the days of the Radical Republican Carpetbagger Scalawag days."
During the latter days of his life, John Tyler Hamiter Sr., and his wife Julia, lived with his son John Tyler Jr., in a large country home known as the Lipsey-Hamiter Home, built in 1837 and burned in 1939. This home was approximately four miles southeast of Carrollton, Alabama. John Tyler Hamiiter Sr., died of pneumonia on November 7, 1926.
The following is the obituary of John Tyler Hamiter Sr., published in the Pickens County Herald/West Alabamaian on November 111, 1926:
"John Tyler Hamiter, prominent citizen and one time sheriff of Picken, died at his home four miles east of Carrollton Sunday night at 10:00 o'clock, from an attack of pneumonia. He was taken sick more than two weeks prior to his death, but was never able to fight off the disease.
"Mr. Hamiter was born August 26, 1841, near Carrollton, and lived his whole life here. He volunteered as a private at the beginning of the Civil War, fought throughout the entire war without being capyured, but was wounded three times. He engaged in some of the fiercest battles of Virginia. He was a member of
Company H, 11th Alabama, under Wilcox, and his comrades who survived said he was as brave as ever went into a battlefield.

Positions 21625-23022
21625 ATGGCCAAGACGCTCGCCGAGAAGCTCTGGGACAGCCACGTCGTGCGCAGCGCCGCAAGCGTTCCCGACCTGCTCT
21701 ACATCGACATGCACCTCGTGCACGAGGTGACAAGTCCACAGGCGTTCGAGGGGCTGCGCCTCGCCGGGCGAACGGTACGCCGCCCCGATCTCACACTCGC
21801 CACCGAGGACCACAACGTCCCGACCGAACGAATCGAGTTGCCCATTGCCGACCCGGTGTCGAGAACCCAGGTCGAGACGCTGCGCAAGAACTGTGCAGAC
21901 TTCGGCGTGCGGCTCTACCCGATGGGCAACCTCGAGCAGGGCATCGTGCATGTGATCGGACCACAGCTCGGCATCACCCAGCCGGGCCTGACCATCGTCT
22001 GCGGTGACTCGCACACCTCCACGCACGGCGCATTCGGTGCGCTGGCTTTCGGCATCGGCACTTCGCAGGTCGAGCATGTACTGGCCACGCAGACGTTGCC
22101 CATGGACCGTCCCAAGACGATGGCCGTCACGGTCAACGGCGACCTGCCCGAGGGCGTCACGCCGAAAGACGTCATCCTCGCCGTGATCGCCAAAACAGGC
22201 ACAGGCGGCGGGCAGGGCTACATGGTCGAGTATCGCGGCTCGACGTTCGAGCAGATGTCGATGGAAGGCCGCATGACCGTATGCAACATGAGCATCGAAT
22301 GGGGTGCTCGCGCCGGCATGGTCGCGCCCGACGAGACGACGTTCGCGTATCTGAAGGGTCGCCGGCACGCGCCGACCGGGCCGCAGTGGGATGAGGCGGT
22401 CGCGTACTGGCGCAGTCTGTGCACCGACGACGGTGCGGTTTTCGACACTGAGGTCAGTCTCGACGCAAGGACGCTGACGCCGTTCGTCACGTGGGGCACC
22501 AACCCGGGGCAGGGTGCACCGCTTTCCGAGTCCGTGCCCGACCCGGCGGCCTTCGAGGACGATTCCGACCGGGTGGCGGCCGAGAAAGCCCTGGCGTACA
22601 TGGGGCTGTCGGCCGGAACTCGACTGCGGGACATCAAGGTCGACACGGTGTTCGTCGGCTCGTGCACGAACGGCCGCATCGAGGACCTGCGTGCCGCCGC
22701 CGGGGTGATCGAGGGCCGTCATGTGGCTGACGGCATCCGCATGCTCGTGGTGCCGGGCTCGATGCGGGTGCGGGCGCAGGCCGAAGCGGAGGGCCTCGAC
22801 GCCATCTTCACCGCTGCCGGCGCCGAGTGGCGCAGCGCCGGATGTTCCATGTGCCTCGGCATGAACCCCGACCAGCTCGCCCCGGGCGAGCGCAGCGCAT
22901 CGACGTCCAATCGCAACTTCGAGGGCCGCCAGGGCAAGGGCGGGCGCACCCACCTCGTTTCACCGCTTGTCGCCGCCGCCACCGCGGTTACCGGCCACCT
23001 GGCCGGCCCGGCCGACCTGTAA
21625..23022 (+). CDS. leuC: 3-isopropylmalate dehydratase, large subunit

"Mr. Hamiter was elected sherriff of this county many years ago and made a splended officer. Hemaintained the same fearless spirit in office as he did on the battlefield. He was fair and just to his fellowman, and his word was his bond. He was considered one of the strongest and most active men of his age in the county, and was till his last illness. He was popular wherever he was known, and took active interest in all matters, political, religious and social. The county loses one of the best men in the death of Mr. Hamiter.
"He is survived by his widow and two sons, W. F. Hamiter and J. T. Hamiter Jr., all citizens of Carrollton beat. Funeral services were conducted by Rev. C. E. Kaylor, pastor of the Methodist Church of Carrollton, of which he was a member. He was buried at Union Chapel Cemetery five miles south of Carrollton Monday afternoon. Despite a heavy down pour of rain all afternoon, a large number of friends over the county attended the funeral services, and the floral offering was evidence of the esteem his friends had for him. Mr. Hamiter will be greatly missed by his friends in Carrollton. He came to town, practicall every day when he was not busy on his plantation, and was greeted by old and young alike, as Uncle Tyler. He was a great friend to the young men and children, and never passed them without a friendly greeting."
He was married to Margaret Ann McCafferty on 7 Nov 1865 in Pickens County, Alabama. Margaret Ann McCafferty was born on 19 Oct 1847 in Pickens County, Alabama. She was buried in Oct 1893 in Union Chapel Cemetery, Carrolton, Pickens County, Alabama. She died on 8 Oct 1893 in Pickens County, Alabama.